My routine was to stay in the house and write most days, and then go out with Brian for dinner, either to a restaurant or the home of one of his friends. La Belle Hélène was the bar and restaurant we most frequented, owned by a strangely glamorous, middle-aged French lesbian with a face of elephant hide. She was said to have bought the establishment with money earned during a long circus career as a motorcyclist on the flaming wall of death. We ate elaborately at La Belle Hélène and drank copiously, and Brian indulged us extravagantly at lunch and dinner. Whenever he was offered a particularly fine wine or delicacy, he would murmur, ‘It’ll do! ’ He did it often, and for some reason always seemed to be highly amused each time he uttered the phrase. ‘I don’t get it,’ I said. ‘What’s funny?’
‘Oh, just a private joke. The Marquess and Marchioness of Londonderry were at dinner when the marquess suddenly fell down in a fit. The marchioness called out to the maid to run down to the wine cellar and fetch a bottle of brandy. The maid came back holding a dusty old bottle with a large “N” on it – a priceless Napoleon brandy. “This is all I could find, your lady.” To which the marchioness replied, “It’ll do.”’
At table, I always encouraged Brian to tell me Tangerine stories from the old days.
Whenever Noël Coward visited Tangier he always spent a large part of his time with Brian, avoiding the socially competitive English homosexual expatriates. ‘Save me, darling, from this terrible English colony desperate for my presence.’ Brian and his friends hid him, lunching and dining in secret. ‘Each day, the leaders of so-called Tangier Society would ring me up to make sure that Noël was eating with us. Everything was all right as long as he wasn’t lunching or dining with any other member of the English colony.
‘At a small private lunch on the beach Noël was talking brilliantly about the craft of playwrighting, and an obliging but dim young actor sat at his feet taking in every word as holy writ. Noël said, “There must always be a strong, last-act curtain.” The actor looked up at the master and said, “Muslin’s nice.”’
One night Brian took Coward to a restaurant run by a White Russian, who not only made the best boeuf Stroganoff in the world but also had a very handsome Spanish barman. ‘There were six of us and we were the only people in the downstairs bar apart from an old, drunken English woman, wearing a dirty spotted cardigan, sitting on a barstool and leaning against the wall to stop herself falling down.’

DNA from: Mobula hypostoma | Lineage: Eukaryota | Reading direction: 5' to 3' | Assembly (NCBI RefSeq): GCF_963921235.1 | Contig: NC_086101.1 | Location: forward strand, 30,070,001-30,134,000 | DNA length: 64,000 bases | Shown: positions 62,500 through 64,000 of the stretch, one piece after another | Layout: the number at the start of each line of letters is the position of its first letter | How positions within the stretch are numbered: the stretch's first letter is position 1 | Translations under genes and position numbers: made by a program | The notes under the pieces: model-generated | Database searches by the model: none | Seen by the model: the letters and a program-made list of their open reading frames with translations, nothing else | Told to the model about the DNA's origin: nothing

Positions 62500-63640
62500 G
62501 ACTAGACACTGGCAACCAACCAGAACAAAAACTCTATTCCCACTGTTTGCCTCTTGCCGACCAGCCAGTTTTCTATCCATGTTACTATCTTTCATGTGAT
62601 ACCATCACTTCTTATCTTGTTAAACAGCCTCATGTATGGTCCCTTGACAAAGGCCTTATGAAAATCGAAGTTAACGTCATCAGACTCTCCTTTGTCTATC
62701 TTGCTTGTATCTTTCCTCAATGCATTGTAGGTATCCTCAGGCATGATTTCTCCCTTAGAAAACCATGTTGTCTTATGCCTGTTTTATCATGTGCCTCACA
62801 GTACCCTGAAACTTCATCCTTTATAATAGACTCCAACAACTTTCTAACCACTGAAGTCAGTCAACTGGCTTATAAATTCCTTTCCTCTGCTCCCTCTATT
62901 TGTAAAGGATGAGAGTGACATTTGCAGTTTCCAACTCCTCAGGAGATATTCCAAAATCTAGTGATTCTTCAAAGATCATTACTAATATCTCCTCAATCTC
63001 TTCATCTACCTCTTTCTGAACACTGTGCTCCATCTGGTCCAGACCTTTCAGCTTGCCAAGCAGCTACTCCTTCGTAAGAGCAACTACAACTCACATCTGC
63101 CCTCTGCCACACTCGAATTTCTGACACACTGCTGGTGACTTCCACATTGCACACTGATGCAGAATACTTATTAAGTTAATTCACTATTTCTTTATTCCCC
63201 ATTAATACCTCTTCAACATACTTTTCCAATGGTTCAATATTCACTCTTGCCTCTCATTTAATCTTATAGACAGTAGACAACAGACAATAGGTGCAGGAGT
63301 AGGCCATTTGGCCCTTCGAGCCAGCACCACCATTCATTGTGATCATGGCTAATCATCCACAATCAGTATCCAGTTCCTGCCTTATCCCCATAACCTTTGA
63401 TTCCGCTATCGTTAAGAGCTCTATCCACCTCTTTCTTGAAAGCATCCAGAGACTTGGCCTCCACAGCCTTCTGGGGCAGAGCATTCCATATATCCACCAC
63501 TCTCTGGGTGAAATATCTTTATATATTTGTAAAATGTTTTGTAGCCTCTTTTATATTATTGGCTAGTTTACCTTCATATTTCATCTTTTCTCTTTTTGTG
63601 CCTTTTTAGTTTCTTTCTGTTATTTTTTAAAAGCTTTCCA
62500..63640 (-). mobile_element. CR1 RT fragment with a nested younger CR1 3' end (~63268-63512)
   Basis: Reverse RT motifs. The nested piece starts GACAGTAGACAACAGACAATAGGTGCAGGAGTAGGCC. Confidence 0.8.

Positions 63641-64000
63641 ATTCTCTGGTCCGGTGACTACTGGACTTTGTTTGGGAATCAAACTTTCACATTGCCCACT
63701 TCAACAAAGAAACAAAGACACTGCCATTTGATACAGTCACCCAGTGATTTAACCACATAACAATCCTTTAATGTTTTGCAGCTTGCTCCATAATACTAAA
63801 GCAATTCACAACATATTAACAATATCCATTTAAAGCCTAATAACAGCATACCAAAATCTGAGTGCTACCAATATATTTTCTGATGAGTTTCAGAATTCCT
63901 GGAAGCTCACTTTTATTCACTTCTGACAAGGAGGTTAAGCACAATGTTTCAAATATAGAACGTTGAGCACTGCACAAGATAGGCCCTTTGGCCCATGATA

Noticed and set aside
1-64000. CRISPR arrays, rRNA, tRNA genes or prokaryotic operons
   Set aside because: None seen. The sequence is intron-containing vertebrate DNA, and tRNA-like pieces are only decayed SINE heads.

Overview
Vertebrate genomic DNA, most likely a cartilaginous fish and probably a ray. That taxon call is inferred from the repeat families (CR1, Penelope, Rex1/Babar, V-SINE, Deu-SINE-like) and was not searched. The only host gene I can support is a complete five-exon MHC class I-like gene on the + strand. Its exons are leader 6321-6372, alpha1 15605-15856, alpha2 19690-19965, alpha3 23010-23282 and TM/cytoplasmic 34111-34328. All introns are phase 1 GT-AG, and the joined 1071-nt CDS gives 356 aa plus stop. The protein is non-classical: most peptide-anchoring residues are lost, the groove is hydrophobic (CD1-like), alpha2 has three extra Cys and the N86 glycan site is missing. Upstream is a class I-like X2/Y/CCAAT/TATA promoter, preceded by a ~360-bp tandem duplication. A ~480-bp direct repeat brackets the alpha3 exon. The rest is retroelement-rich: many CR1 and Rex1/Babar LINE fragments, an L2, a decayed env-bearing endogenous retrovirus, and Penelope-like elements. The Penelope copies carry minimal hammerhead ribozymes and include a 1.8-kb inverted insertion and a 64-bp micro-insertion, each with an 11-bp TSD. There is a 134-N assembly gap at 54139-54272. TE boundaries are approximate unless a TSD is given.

When the woman recognized Noël Coward, she heaved herself off her stool and approached the table. She slapped him heartily on the shoulder. ‘Mr Coward, sing me one of your songs.’ In situations like this, Coward was known for fast, eviscerating wit that left the victim gutted, and the party nervously awaited the inevitable disembowelling. Coward took a long pull at his drink, and then placed his glass carefully on the table. He mopped his lips with a clean white handkerchief and looked the woman in the eye. ‘Certainly, my dear – it will be a pleasure.’ He moved to an untuned, upright piano and performed his entire Las Vegas repertoire. ‘Then he helped the woman off the stool, took her outside, called a taxi and pushed money into her hand. It was a very generous gesture, very moving.’
Dinner was taken upstairs in a private gallery. The blinds were drawn, Brian asked the barman to remove his clothes, and the Stroganoff was duly served by him naked. ‘Despite the entertainment, Noël suddenly said to me, “Binkie has turned down my play.” This was a reference to Waiting in the Wings, his play about a home for retired actresses. When I thought of the thousands and thousands that the producer Binkie Beaumont had made out of Noël, I knew the knife was turning in his heart.’
After dinner Brian was in the habit of taking a walk and would usually fall behind whomever he was with to importune willing young men always described nevertheless as ‘victims’.
Coward turned to him on one such walk and asked, ‘Dear boy, what on earth are you up to?’
‘Casting,’ Brian replied.
Later they visited one of the decadent bars near the docks, a rough Spanish place where the company was mixed. Coward made it clear that he was attracted to a particular young man. ‘A rather dark number known around and about as Chocolata.’ Brian arranged an introduction and organized for the young man to be smuggled into Coward’s smart hotel, the Minzah, which maintained a stricter policy concerning exotic overnight guests than most establishments. The following day Coward and Brian met at the Café de Paris for a mid-morning aperitif. ‘Well Noël, how was your evening?’
‘Divine!’ Coward crooned. ‘Splendid casting, dear boy – splendid casting!’
It was in Tangier that Brian saw Coward for the last time, where he had gone to recuperate after a serious operation. ‘I went to say goodbye to him as he was going down to Marrakech. He was sitting alone in the back of this enormous Rolls-Royce with a blanket over his legs. Too late I realized I should have jumped into the car and gone with him. There he was, Noël Coward – brilliant, witty, famous, rich, a household name the world over . . . and so utterly lonely.’
Extract from Slightly Foxed Edition No. 51: The Empress of Ireland © The Estate of Christopher Robbins 2004